I started my working by defining system of equations and Determinant $D$:
$2x-y=4$
$3x+y-z=10$
$y+z=3$

$
\begin{vmatrix}
2 & -1 & 0\\
3 & 1 & -1\\
0 & 1 & 1
\end{vmatrix}
$

Then I defined determinants $D_x$, $D_y$ and $D_z$:

$D_x$:
$
\begin{vmatrix}
4 & -1 & 0\\
10 & 1 & -1\\
3 & 1 & 1
\end{vmatrix}
$

$D_y$:
$
\begin{vmatrix}
2 & 4 & -1\\
3 & 10 & 1\\
0 & 3 & 1
\end{vmatrix}
$

$D_z$:
$
\begin{vmatrix}
2 & -1 & 4\\
3 & 1 & 10\\
0 & 1 & 3
\end{vmatrix}
$

I expanded the determinants by their minor elements, in this instance I expanded them all about their first row elements.
I used the following template to help me remember the signs I had to use:
$
\begin{vmatrix}
+ & - & +\\
- & + & -\\
+ & - & +
\end{vmatrix}
$

$D_x$:
$
\begin{vmatrix}
4 & -1 & 0\\
10 & 1 & -1\\
3 & 1 & 1
\end{vmatrix}$
$\rightarrow 4 \begin{vmatrix}1 & -1\\
1 & 1
\end{vmatrix}-(-1)\begin{vmatrix}10 & -1\\
3 & 1
\end{vmatrix}+0\begin{vmatrix}10 & 1\\
3 & 1
\end{vmatrix}\rightarrow 4(1-(-1))-(-1)(10-(-3))+0(10-3)$
$\rightarrow 8-(-13)+0=21
$

Final value of $D_x = 21$

$D_y$:
$
\begin{vmatrix}
2 & 4 & -1\\
3 & 10 & 1\\
0 & 3 & 1
\end{vmatrix}$
$\rightarrow 2 \begin{vmatrix}10 & 1\\
3 & 1
\end{vmatrix}- 4 \begin{vmatrix}3 & 1\\
0 & 1
\end{vmatrix}+(-1)\begin{vmatrix}3 & 10\\
0 & 3
\end{vmatrix} \rightarrow 2(10-3)-4(3-0)+(-1)(9-0)$
$\rightarrow 14-12+(-9)=-7
$

Final value of $D_y = -7$

$D_z$:
$
\begin{vmatrix}
2 & -1 & 4\\
3 & 1 & 10\\
0 & 1 & 3
\end{vmatrix}$
$\rightarrow 2 \begin{vmatrix}3 & 10\\
1 & 3
\end{vmatrix}- (-1) \begin{vmatrix}3 & 10\\
0 & 3
\end{vmatrix}+ 4\begin{vmatrix}3 & 1\\
0 & 1
\end{vmatrix} \rightarrow 2(3-10)-(-1)(9-0)+ 4(3-0)$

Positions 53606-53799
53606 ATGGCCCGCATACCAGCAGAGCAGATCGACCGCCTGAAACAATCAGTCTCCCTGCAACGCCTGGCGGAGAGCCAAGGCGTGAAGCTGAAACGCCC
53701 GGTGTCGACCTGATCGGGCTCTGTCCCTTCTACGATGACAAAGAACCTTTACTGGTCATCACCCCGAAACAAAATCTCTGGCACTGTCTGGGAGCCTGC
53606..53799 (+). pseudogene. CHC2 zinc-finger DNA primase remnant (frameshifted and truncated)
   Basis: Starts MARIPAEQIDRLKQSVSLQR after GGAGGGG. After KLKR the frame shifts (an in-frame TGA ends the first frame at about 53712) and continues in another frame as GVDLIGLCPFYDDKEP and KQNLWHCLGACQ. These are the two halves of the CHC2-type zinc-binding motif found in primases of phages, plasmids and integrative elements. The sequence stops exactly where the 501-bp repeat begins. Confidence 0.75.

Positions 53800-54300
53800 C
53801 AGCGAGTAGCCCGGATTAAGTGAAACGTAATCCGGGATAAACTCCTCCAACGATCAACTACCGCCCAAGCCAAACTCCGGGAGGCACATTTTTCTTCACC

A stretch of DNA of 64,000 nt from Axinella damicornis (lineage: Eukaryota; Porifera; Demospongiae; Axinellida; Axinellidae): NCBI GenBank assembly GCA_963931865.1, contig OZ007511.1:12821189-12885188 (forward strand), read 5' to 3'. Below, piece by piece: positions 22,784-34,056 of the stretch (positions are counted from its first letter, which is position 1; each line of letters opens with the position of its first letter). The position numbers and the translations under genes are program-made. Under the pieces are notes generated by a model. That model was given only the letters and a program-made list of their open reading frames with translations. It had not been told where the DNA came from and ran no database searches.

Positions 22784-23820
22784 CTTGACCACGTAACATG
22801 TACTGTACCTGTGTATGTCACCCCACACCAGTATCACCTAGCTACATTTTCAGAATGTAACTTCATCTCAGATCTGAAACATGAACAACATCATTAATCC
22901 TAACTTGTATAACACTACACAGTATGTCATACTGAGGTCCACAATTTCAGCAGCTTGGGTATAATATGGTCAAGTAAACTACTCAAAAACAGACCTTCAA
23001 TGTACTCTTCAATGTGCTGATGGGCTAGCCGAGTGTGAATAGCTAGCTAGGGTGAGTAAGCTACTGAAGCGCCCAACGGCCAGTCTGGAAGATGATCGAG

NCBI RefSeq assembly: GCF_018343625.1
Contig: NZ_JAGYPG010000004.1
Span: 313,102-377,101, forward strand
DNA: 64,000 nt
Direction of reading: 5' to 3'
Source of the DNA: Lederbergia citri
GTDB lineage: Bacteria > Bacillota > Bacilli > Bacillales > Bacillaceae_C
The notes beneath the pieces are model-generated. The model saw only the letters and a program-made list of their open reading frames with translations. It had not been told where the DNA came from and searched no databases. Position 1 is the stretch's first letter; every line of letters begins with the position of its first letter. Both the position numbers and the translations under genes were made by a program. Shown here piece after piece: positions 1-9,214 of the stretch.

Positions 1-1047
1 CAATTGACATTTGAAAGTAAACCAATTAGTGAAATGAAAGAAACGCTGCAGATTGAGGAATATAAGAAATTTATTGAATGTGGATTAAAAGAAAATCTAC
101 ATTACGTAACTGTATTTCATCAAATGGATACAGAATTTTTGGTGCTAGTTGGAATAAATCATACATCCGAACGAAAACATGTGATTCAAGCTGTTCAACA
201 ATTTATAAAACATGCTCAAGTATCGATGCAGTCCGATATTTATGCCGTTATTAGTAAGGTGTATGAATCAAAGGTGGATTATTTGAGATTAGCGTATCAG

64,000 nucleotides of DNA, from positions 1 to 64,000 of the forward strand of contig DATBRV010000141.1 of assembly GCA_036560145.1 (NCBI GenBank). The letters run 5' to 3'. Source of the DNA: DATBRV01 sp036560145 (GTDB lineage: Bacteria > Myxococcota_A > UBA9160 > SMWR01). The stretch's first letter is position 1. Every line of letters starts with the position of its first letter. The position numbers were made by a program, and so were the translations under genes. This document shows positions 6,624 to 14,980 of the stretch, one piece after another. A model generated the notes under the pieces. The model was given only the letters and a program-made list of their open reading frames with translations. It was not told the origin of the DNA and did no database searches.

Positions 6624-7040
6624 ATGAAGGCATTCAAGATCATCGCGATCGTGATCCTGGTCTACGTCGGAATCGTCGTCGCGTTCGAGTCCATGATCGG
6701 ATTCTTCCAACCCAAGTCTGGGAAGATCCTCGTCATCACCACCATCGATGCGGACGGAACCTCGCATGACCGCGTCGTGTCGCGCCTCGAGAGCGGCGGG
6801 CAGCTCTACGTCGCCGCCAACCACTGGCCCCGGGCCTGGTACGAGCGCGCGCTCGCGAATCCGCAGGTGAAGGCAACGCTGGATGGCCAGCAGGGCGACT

$\rightarrow -14-(-9)+12=-7
$

Final value of $D_z=-7$

$D$:
$
\begin{vmatrix}
2 & -1 & 0\\
3 & 1 & -1\\
0 & 1 & 1
\end{vmatrix}$
$\rightarrow 2 \begin{vmatrix}1 & -1\\
1 & 1
\end{vmatrix}- (-1) \begin{vmatrix}3 & -1\\
0 & 3
\end{vmatrix}+ 0\begin{vmatrix}3 & 1\\
0 & 1
\end{vmatrix} \rightarrow 2(1-(-1))-(-1)(3-0)+ 0(3-0)$
$\rightarrow 4-(-3)+0=7
$

Final value of $D=7$

(I can already see where this might be going wrong.
Interestingly enough, I find myself getting a totally different answer from the first one I worked out.)

In order to find out what the values of x, y and z are, I divided the values of their determinants by D:

$x=\frac{D_x}{D}\rightarrow\frac{21}{7}=3$
$y=\frac{D_y}{D}\rightarrow\frac{-7}{7}=-1$
$z=\frac{D_z}{D}\rightarrow\frac{7}{7}=1$

Threrefore: x=3, y=-1, z=1.

I know that the solution for y is wrong but I can't see what I did wrong.

Thank you for your help so far!

8. Originally Posted by quikwerk
Alrighty! Here is the working I used in its unabridged form:

I started my working by defining system of equations and Determinant $D$:
$2x-y=4$
$3x+y-z=10$
$y+z=3$

$
\begin{vmatrix}
2 & -1 & 0\\
3 & 1 & -1\\